Obama-GOP Tax Deal Redistributes Wealth to Caribbean Rum Makers

December 10, 2010 - 2:03 PM

liquor

Liquor for sale in supermarket. (Photo: Ralf Roletschek/Wikipedia Commons)

(CNSNews.com) – A provision tucked into the tax-rate and unemployment-benefit extension bill that President Barack Obama has negotiated with Republican leaders in Congress extends a program that redistributes wealth to rum makers in Puerto Rico and the U.S. Virgin Islands.

The provision appears in Section 755 of the bill, which can be found on the 68th page of the 74-page bill.

The provision extends so-called “cover-over” payments that the federal government has been making to the governments of Puerto Rico and the U.S. Virgin Islands. Essentially, the program returns nearly all of the excise-tax revenue that the federal government collects on the sale of rum produced in these two U.S. territories.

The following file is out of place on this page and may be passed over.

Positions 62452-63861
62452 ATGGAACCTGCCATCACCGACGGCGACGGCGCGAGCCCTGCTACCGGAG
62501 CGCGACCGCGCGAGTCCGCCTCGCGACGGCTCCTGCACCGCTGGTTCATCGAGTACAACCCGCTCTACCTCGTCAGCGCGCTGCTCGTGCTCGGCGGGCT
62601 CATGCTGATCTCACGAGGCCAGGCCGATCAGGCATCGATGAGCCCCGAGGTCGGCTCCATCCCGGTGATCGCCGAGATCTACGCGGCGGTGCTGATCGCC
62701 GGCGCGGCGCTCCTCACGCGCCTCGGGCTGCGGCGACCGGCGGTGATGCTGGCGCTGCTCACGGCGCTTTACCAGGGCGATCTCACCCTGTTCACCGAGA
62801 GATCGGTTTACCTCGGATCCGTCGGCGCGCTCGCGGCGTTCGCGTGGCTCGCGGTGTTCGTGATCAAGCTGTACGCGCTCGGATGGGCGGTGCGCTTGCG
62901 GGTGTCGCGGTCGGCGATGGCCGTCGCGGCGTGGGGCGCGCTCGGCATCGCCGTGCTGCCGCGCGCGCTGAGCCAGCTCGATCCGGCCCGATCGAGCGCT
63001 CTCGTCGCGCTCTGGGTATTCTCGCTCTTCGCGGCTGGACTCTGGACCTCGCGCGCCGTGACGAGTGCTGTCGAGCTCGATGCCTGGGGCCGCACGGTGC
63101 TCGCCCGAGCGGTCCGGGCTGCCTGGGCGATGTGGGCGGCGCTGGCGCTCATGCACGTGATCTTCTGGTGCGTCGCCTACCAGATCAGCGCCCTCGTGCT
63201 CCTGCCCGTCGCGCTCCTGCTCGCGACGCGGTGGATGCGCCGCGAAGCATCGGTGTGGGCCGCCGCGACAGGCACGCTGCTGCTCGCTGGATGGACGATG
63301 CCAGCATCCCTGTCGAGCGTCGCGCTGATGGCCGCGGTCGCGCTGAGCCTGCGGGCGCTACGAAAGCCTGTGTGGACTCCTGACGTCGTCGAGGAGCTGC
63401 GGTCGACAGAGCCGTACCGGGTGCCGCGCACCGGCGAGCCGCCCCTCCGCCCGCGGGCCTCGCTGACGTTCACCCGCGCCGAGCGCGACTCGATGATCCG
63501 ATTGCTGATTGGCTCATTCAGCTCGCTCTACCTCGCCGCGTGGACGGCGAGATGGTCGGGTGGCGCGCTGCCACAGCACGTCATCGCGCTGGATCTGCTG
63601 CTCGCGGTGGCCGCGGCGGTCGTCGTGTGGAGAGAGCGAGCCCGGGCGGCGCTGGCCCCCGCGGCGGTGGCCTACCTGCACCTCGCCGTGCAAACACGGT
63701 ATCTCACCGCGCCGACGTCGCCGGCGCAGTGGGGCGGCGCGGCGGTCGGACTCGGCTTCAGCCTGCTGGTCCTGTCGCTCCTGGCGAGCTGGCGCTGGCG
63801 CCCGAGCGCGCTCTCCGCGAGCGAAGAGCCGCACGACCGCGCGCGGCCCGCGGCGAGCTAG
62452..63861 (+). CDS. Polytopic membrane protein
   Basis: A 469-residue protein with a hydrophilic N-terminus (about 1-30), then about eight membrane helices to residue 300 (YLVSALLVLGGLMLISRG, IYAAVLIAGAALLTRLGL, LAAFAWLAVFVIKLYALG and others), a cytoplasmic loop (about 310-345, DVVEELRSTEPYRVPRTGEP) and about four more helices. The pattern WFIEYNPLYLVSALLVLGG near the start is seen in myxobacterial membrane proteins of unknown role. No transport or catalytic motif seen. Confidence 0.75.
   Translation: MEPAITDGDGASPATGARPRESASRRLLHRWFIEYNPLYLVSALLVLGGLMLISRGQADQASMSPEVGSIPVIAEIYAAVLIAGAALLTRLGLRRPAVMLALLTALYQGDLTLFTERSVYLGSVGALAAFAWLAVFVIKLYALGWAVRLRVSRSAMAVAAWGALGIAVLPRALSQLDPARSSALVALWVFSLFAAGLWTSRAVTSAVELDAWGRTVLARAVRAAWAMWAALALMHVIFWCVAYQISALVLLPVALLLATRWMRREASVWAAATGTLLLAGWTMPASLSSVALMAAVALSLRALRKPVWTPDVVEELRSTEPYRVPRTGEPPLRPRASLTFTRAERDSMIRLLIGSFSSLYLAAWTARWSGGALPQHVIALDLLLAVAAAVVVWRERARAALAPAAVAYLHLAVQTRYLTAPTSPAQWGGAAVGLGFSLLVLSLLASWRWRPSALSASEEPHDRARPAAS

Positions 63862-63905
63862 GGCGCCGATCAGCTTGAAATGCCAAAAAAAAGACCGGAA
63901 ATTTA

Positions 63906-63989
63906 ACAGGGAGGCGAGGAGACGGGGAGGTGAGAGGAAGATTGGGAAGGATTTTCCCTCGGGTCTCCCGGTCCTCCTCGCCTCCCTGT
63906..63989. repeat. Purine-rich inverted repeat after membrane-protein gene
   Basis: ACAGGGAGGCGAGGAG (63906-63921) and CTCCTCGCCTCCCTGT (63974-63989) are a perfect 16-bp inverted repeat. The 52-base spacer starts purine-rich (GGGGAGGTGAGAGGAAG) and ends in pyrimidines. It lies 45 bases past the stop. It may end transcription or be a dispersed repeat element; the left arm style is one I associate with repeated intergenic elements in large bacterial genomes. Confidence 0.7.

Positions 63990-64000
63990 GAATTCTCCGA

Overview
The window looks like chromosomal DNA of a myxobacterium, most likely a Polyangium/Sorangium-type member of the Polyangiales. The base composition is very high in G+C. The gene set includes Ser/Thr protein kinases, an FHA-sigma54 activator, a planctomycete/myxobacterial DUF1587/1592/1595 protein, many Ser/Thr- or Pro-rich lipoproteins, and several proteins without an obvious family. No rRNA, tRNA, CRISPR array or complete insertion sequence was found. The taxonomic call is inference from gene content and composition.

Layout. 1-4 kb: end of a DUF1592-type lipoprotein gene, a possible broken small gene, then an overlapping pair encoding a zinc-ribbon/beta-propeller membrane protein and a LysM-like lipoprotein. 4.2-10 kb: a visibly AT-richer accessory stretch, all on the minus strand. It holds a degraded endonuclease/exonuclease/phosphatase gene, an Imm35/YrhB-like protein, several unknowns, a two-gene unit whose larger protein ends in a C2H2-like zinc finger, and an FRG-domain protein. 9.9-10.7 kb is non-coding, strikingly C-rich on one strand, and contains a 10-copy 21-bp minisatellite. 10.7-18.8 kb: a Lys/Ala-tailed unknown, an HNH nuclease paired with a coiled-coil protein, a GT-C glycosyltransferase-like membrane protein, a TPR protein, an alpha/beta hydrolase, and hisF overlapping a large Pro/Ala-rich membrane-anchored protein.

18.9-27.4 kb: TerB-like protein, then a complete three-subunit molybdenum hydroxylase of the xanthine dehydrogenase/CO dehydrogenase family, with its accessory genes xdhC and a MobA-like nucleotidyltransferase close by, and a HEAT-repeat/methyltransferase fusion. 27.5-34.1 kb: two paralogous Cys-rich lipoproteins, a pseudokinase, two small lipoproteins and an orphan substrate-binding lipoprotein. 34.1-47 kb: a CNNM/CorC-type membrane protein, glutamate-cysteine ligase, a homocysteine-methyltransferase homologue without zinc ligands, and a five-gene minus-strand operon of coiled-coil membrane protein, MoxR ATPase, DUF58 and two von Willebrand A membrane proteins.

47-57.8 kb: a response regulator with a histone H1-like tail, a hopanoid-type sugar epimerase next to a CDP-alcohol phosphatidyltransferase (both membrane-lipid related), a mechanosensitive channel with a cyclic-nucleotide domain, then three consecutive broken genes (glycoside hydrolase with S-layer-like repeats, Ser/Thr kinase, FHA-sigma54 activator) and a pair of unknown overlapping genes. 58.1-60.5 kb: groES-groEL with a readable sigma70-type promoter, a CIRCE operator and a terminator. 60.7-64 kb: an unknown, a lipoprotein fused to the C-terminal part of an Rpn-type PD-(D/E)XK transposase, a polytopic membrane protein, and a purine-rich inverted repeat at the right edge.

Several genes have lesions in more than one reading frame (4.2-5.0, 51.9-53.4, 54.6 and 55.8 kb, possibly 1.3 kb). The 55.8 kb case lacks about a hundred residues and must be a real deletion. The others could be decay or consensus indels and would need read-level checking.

Currently, federal law charges an excise tax on all liquor produced and sold in the United States, including rum from Puerto Rico and the U.S. Virgin Islands.

The special provision in the bill returns to Puerto Rico and the U.S. Virgin Islands $13.25 of the $13.50 per gallon excise tax on the rum produced there. In fiscal year 2008, those payments amounted to $371 million for Puerto Rico and almost $100 million for the U.S. Virgin Islands, according to a Congressional Research Service report.

"The law does not impose any restrictions on how PR and USVI can use the transferred revenues," says the Congressional Research Service. But: "Both territories use some portion of the revenue to promote and assist the rum industry."